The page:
How Long Can Umbilical Venous Catheters Be Used?

Reviewed on 1/28/2021

What does an umbilical venous catheter do?

Doctors use an umbilical venous catheter to administer intravenous fluids and medications to a baby.
Doctors use an umbilical venous catheter to administer intravenous fluids and medications to a baby.

In most cases, after birth, an umbilical venous catheter (UVC) is used during the first 3-7 days or less. Sometimes, it may remain in place until the baby is 2 weeks old. If the baby still needs a catheter after it is removed, the doctor will assess which type of a catheter is the most appropriate for the subsequent use. The choice of an intravenous catheter depends on the baby's needs.

A UVC is the preferred method of vein access in the neonatal intensive care unit (NICU). However, it can only be inserted into a newborn who is around 2 weeks old. After 2 weeks, the umbilical cord and veins leading from the UVC to body naturally obliterate and disappear. The UVC can be placed quickly, remain in place for up to 2 weeks if necessary, and accommodate a larger size catheter.

Explanation:

  • The umbilical cord is made up of a jelly-like substance with three blood vessels (one vein and two arteries). In the womb, the baby exchanges blood, oxygen, and nutrients with the mother's placenta through the blood vessels in the umbilical cord.
  • These vessels shrivel up after birth but can be used for placing an umbilical catheter during the first week of life.
  • A UVC is inserted into the vein. If it is inserted through the artery, it is called an umbilical arterial catheter (UAC).
  • These catheters do not cause any pain to the baby. Unlike other parts of the body, there are no nerves in the umbilical cord to transmit pain signals.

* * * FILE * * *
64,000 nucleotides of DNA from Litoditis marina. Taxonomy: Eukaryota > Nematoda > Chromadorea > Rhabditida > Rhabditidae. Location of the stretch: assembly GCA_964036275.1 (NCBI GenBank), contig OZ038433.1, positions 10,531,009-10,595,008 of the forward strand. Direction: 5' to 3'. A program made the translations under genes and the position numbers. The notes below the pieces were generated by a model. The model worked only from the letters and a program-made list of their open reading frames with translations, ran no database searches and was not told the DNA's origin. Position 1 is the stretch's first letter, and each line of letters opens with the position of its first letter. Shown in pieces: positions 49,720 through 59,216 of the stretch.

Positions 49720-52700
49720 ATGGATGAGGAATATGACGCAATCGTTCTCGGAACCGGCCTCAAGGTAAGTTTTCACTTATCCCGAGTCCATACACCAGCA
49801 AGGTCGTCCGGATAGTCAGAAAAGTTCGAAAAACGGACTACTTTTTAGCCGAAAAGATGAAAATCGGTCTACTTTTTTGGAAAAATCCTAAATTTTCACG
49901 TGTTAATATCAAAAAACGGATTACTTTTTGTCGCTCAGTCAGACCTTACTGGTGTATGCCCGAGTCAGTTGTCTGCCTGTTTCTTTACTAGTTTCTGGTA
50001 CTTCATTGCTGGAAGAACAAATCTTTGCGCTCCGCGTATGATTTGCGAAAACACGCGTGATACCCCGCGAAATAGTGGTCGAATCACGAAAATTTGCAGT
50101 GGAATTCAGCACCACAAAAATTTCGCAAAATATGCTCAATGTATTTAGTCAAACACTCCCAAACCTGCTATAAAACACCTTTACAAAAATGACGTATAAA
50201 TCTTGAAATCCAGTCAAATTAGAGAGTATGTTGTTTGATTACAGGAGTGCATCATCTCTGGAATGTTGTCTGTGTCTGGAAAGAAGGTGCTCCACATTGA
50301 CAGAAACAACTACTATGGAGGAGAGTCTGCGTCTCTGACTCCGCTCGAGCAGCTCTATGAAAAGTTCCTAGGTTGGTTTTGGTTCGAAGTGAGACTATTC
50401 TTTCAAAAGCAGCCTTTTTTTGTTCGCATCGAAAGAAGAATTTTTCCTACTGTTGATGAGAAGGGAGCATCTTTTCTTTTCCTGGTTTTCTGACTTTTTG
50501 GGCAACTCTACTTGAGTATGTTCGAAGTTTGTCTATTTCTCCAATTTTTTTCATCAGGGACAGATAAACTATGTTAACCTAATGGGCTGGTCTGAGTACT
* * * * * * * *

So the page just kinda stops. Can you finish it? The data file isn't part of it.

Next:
Reasons:

  • A UVC is used to give necessary intravenous fluids and medications.
  • A UAC is used to draw blood for tests without causing pain and monitor blood pressure without disturbing the baby.
  • Babies born premature, who are extremely sick, and who are in shock need many blood tests, medications, and concentrated intravenous nutrition fluid to be given directly into their bloodstream. In these cases, a UVC is helpful.
  • Since the blood vessels in the arms and legs of premature or extremely sick babies are tiny and hard to see, a UVC is usually considered.

Procedure:

  • The doctor inserts catheters using a sterile procedure to prevent infection.
  • The doctor or nurse wears a mask, a sterile gown, and sterile gloves before the procedure. They carefully clean the umbilical cord and skin around it with an antiseptic solution.
  • They place a soft, thin tube called a catheter through the blood vessels (one through one of the arteries and one through the vein) in the umbilical cord into large blood vessels in the body.
  • They secure the catheters in place with special bandages.
  • After the procedure, they take an X-ray to make sure the catheters are in the right place. Sometimes, they may need to adjust the position of the catheter.

Possible complications:

A catheter in the wrong position may be adjusted if possible. Otherwise it may have to be removed. Catheter placement may rarely cause the following:

  • Damage to the liver
  • Infection
  • Blood clots that block the blood vessel
  • Bleeding
  • Irritation of the blood vessels causing decreased circulation to parts of the body
  • The fluid to leak into the chest or abdominal cavity requiring further treatments
  • The catheter to break when removed

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References
Lewis, K., and P.W. Spirnak. "Umbilical Vein Catheterization." In: StatPearls [Internet]. Treasure Island (FL): StatPearls Publishing; 2020. <https://www.ncbi.nlm.nih.gov/books/NBK549869/>.

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